Despite those viral videos, airlines are turning passenger bumping into a data-driven art

Los Angeles Times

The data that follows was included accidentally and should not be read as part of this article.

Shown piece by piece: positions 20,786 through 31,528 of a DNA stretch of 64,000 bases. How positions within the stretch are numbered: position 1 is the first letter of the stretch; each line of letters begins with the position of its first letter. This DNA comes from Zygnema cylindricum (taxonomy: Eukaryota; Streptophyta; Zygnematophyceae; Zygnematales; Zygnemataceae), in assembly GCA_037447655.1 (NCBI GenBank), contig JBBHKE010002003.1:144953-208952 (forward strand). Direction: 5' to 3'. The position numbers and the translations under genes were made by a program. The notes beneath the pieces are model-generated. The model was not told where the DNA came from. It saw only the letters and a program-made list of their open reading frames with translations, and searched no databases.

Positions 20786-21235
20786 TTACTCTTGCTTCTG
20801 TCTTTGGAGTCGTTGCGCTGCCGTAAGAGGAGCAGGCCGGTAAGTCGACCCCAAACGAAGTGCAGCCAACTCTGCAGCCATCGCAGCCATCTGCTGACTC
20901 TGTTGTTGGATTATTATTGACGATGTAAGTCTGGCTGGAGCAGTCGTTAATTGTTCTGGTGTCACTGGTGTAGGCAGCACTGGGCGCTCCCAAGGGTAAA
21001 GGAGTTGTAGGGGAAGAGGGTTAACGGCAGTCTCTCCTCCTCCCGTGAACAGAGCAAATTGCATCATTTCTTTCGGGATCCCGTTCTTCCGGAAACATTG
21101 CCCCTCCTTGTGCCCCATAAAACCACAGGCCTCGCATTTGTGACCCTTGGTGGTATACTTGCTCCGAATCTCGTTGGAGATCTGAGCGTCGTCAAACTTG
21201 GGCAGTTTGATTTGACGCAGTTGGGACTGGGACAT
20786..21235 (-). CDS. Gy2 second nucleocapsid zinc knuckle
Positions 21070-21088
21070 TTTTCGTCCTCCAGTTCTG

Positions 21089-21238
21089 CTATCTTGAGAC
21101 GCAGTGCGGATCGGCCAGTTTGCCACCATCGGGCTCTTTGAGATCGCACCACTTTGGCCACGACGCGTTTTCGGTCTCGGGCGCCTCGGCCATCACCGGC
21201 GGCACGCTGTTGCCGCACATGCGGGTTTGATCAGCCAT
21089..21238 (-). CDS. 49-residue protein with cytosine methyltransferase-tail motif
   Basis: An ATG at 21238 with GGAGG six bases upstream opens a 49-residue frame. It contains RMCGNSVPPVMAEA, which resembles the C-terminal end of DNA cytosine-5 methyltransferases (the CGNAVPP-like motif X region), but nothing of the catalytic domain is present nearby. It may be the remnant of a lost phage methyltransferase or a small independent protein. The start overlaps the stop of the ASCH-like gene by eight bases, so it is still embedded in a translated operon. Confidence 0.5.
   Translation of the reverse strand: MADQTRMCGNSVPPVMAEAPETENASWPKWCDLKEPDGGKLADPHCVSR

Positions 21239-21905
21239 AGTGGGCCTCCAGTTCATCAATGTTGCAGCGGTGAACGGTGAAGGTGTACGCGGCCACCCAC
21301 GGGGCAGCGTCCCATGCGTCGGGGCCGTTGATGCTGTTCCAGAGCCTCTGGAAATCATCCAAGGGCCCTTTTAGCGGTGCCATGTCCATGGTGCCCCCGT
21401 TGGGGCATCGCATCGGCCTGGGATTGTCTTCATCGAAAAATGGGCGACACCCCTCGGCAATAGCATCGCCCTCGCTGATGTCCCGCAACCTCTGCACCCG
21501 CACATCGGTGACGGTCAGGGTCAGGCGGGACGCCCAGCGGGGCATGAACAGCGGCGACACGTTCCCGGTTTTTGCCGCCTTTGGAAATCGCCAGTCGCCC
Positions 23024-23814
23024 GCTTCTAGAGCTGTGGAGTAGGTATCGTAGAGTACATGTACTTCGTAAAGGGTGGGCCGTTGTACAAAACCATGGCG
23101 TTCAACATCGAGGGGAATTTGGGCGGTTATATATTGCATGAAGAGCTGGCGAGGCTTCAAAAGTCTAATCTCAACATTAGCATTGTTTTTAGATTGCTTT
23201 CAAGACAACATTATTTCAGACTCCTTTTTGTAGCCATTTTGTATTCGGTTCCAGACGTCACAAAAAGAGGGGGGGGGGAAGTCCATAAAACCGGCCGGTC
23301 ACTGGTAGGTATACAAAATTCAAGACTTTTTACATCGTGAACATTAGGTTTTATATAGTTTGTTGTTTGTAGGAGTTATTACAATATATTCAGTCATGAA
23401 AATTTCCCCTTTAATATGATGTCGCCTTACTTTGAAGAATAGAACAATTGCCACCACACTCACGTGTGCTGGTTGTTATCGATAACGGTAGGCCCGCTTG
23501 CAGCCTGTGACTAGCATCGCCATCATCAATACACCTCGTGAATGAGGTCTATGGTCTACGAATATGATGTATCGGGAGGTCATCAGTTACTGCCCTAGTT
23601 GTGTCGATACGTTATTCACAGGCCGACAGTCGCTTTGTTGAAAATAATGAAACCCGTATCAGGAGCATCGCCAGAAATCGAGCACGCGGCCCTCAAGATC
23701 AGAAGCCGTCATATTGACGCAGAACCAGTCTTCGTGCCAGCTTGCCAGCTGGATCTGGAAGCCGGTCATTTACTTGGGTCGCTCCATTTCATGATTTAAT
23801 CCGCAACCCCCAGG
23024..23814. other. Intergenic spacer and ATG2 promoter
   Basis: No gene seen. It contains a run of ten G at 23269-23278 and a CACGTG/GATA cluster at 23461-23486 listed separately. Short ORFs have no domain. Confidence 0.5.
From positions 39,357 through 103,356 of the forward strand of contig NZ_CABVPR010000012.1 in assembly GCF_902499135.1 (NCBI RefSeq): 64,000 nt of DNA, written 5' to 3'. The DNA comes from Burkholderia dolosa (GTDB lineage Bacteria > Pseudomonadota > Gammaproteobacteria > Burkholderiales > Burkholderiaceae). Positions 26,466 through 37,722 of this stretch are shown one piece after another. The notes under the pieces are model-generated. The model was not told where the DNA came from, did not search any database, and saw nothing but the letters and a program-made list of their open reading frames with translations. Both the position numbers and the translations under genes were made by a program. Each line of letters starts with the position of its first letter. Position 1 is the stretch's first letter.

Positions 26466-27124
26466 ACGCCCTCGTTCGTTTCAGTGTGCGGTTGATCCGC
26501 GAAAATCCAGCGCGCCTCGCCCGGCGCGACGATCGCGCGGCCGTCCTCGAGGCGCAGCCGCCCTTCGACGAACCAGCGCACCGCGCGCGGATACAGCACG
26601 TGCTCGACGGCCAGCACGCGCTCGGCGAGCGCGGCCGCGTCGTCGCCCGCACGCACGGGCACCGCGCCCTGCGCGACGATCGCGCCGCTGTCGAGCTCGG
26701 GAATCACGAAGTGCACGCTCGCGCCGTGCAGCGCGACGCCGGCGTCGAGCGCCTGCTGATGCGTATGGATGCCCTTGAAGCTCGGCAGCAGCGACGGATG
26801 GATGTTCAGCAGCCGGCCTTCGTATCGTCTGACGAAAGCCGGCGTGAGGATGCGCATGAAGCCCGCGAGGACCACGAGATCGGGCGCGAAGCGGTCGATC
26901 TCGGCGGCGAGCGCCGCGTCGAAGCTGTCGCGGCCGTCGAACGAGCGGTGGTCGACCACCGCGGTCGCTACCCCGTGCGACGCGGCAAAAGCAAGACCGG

The last time transportation expert Seth Kaplan was bumped from a flight, he walked away with $800 and a good excuse for missing the first session of a San Diego business conference. Such compensation may start sounding like chump change. In the wake of last month's United Airlines passenger-dragging scandal, the Chicago-based carrier and several other U.S airlines have promised to overbook fewer flights and offer better incentives -- up to $10,000 in cash or travel vouchers at United and Delta Air Lines -- if fliers are asked to give up their seats. Those policy changes could combine to make passenger bumping even more rare and lucrative. "People who are bumped are going to be happy," said Kaplan, managing partner of the trade publication Airline Weekly.

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